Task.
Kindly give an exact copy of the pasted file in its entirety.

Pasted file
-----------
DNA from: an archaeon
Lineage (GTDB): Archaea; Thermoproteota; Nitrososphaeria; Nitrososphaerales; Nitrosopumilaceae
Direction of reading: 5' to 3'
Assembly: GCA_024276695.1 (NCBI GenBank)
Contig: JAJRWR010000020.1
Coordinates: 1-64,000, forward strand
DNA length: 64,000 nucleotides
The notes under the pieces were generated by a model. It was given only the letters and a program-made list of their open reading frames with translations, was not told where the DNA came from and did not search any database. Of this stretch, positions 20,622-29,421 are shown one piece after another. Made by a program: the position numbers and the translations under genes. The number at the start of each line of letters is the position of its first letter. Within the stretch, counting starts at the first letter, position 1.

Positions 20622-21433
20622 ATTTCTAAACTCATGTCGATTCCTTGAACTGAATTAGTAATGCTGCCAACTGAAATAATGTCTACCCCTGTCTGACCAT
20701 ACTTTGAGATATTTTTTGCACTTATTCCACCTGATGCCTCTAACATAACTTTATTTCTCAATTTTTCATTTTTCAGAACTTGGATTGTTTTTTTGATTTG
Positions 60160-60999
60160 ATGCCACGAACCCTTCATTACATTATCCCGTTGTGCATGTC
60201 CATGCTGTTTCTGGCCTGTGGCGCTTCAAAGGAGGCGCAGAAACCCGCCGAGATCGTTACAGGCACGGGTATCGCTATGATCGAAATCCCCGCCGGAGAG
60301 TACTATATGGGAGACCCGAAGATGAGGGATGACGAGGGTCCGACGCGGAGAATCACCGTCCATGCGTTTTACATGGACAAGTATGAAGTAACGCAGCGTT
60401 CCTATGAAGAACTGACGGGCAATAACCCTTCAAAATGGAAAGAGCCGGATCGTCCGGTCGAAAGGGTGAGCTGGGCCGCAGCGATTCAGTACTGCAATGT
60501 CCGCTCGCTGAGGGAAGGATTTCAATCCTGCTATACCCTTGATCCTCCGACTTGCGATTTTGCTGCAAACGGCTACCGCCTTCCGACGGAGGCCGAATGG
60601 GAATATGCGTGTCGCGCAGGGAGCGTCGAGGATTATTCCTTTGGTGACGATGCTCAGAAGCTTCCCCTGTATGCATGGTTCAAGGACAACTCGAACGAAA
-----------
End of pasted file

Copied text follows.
DNA from: an archaeon
Lineage (GTDB): Archaea; Thermoproteota; Nitrososphaeria; Nitrososphaerales; Nitrosopumilaceae
Direction of reading: 5' to 3'
Assembly: GCA_024276695.1 (NCBI GenBank)
Contig: JAJRWR010000020.1
Coordinates: 1-64,000, forward strand
DNA length: 64,000 nucleotides
The notes under the pieces were generated by a model. It was given only the letters and a program-made list of their open reading frames with translations, was not told where the DNA came from and did not search any database. Of this stretch, positions 20,622-29,421 are shown one piece after another. Made by a program: the position numbers and the translations under genes. The number at the start of each line of letters is the position of its first letter. Within the stretch, counting starts at the first letter, position 1.

Positions 20622-21433
20622 ATTTCTAAACTCATGTCGATTCCTTGAACTGAATTAGTAATGCTGCCAACTGAAATAATGTCTACCCCTGTCTGACCAT
20701 ACTTTGAGATATTTTTTGCACTTATTCCACCTGATGCCTCTAACATAACTTTATTTCTCAATTTTTCATTTTTCAGAACTTGGATTGTTTTTTTGATTTG
Positions 60160-60999
60160 ATGCCACGAACCCTTCATTACATTATCCCGTTGTGCATGTC
60201 CATGCTGTTTCTGGCCTGTGGCGCTTCAAAGGAGGCGCAGAAACCCGCCGAGATCGTTACAGGCACGGGTATCGCTATGATCGAAATCCCCGCCGGAGAG
60301 TACTATATGGGAGACCCGAAGATGAGGGATGACGAGGGTCCGACGCGGAGAATCACCGTCCATGCGTTTTACATGGACAAGTATGAAGTAACGCAGCGTT
60401 CCTATGAAGAACTGACGGGCAATAACCCTTCAAAATGGAAAGAGCCGGATCGTCCGGTCGAAAGGGTGAGCTGGGCCGCAGCGATTCAGTACTGCAATGT
60501 CCGCTCGCTGAGGGAAGGATTTCAATCCTGCTATACCCTTGATCCTCCGACTTGCGATTTTGCTGCAAACGGCTACCGCCTTCCGACGGAGGCCGAATGG
60601 GAATATGCGTGTCGCGCAGGGAGCGTCGAGGATTATTCCTTTGGTGACGATGCTCAGAAGCTTCCCCTGTATGCATGGTTCAAGGACAACTCGAACGAAA